In the wake of Brexit and the shock victory of Donald Trump, the political landscape across the globe appears to be changing. Whilst the idea of globalisation appeals to some, the risk of elite dictatorship grows weary on many who have, and continue to feel left behind.
The EU in its entirety appears disjointed and lacking in common ground, and whilst it continues to move in its rigid form opportunities for far right political parties continue to build momentum.
It may not come as much of a surprise to see the french National Front leader Marine Le Pen storm ahead of the first round of the elections, her much more politically-friendly stance towards immigration (compared with her father’s) appeals to greater numbers who have witnessed the horrifying terrorist attacks witnessed over the last 2 years. France is well aware of her intentions to take France out of the single market, a vote for Le Pen is yet another vote against the establishment.
And what are the chances? If you ask the media they’d respond with a definite no, the same response that was made for Brexit and Trump. If you trust polls, which have so far proven endlessly useless this year, Le Pen stands a much greater chance than Trump or Brexit ever did.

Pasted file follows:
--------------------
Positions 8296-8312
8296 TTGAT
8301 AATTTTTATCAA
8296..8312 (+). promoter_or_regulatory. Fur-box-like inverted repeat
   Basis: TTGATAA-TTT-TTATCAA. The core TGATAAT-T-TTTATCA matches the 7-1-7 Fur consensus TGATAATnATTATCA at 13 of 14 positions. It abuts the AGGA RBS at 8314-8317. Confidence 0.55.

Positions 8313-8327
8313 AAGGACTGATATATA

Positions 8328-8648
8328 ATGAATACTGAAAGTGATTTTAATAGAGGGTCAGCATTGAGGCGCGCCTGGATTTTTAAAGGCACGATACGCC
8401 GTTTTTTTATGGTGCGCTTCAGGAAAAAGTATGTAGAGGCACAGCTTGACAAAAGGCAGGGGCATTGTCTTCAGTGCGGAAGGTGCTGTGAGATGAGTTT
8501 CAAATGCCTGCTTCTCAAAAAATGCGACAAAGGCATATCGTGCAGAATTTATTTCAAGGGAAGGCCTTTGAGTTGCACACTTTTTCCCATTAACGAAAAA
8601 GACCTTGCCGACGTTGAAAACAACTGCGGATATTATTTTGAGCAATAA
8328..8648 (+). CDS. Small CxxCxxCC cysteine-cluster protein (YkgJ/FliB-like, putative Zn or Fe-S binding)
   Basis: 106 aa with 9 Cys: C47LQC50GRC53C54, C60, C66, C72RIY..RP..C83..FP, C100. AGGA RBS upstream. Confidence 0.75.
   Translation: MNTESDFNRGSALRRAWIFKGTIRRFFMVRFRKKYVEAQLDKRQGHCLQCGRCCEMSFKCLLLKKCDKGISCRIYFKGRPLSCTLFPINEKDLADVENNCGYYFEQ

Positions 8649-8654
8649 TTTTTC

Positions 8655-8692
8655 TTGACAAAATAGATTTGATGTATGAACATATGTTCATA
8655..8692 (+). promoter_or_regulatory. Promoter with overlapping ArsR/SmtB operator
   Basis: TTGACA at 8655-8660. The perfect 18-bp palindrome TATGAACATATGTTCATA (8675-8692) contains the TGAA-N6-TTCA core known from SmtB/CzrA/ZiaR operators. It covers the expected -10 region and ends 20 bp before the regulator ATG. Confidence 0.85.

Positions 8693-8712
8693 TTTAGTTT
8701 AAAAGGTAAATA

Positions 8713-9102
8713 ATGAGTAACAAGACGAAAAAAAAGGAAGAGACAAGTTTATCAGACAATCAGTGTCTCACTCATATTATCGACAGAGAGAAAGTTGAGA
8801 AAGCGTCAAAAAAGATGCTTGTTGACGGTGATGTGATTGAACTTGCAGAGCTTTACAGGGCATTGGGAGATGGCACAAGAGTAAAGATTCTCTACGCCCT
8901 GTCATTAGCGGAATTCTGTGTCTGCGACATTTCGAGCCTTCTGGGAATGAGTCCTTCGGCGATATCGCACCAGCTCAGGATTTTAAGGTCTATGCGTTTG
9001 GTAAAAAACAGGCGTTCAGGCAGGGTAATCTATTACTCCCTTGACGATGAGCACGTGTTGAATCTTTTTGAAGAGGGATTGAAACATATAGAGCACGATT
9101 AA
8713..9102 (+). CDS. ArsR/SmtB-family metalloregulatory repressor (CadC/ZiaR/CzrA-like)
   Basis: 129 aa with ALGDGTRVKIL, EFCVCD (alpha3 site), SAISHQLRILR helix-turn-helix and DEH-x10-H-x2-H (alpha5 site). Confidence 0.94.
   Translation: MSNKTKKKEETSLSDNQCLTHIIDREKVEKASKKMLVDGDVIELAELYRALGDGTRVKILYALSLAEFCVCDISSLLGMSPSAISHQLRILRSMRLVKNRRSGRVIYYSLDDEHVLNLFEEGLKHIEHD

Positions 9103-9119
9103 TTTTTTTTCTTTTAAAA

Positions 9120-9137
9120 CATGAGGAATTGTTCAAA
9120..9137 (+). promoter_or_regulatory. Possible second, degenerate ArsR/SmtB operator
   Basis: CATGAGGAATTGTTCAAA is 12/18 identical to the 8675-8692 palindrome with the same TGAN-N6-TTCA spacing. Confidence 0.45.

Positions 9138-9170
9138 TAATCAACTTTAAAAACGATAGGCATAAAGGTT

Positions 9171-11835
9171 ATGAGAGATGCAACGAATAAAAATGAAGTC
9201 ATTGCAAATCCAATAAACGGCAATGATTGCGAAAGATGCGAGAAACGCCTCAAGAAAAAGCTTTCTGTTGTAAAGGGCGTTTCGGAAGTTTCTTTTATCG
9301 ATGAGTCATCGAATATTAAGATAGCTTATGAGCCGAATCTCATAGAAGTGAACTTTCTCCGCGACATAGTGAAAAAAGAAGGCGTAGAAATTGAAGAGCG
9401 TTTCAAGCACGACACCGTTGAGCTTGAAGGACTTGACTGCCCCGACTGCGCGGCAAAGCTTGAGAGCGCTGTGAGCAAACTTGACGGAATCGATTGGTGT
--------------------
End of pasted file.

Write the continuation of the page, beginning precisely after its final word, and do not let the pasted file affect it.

But Le Pen is not the only headache for the EU, Trump’s anti-establishment rhetoric could cripple the single market, and as Merkel has already suggested, hopes of a trade agreement between the EU and US is dead.
Brexit is another headache of course, but Italy’s Referendum in December could leave PM Matteo Renzi out of a job, and given Italy’s ever-growing anti-establishment stance, will it be the 5-star movement that picks up the pieces?
For some, Angela Merkel’s announcement that she will be running for a 4th term in Germany is the EU’s last hope, for others, her heavily critisised migrant quota has already dented her campaign, and will only fuel further anti-EU rhetoric.
But even when you put politics to one side, the economic landscape is looking very grim for the single market. An economy that has seen little growth in 2 years poses further questions as to how sustainable the Eurozone is longer term. It’s widely expected that the ECB will have little choice but to extend its current QE programme beyond March 2017. With Greece expecting further reforms in the months ahead the bloc will face an enormity of headaches of which Brexit is just one of many.
And how will this affect Pound to Euro exchange rates? in a twist of events it could be Sterling that comes out on top.